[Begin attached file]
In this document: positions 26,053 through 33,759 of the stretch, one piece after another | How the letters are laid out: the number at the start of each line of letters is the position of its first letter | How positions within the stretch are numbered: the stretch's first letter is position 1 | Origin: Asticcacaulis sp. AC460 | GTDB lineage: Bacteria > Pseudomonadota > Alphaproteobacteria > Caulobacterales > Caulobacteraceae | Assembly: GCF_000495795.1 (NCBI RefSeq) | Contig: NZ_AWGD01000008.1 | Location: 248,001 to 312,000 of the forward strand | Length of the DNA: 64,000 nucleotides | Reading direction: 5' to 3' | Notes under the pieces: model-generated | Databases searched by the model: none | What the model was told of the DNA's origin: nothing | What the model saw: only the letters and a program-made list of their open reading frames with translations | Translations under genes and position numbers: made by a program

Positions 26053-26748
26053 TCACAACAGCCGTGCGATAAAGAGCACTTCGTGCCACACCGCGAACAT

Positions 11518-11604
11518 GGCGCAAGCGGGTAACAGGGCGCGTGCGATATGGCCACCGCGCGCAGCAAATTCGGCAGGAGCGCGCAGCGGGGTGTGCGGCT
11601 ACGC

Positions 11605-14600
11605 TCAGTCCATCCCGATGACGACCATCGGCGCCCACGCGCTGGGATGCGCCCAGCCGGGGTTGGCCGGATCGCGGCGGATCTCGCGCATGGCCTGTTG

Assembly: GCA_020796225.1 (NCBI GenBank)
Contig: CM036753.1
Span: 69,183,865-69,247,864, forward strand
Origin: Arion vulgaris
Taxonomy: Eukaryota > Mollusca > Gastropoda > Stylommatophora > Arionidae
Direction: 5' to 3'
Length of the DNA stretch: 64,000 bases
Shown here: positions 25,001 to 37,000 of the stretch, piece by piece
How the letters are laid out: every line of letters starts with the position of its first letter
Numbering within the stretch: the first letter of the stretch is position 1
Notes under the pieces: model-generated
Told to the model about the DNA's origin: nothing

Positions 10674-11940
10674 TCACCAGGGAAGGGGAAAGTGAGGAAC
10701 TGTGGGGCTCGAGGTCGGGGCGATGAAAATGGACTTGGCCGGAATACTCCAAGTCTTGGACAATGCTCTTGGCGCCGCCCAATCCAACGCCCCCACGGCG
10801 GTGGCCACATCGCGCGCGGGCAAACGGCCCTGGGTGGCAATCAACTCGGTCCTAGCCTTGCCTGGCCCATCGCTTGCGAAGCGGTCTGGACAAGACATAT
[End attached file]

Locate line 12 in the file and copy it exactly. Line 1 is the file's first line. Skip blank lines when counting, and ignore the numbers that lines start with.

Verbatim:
Origin: Arion vulgaris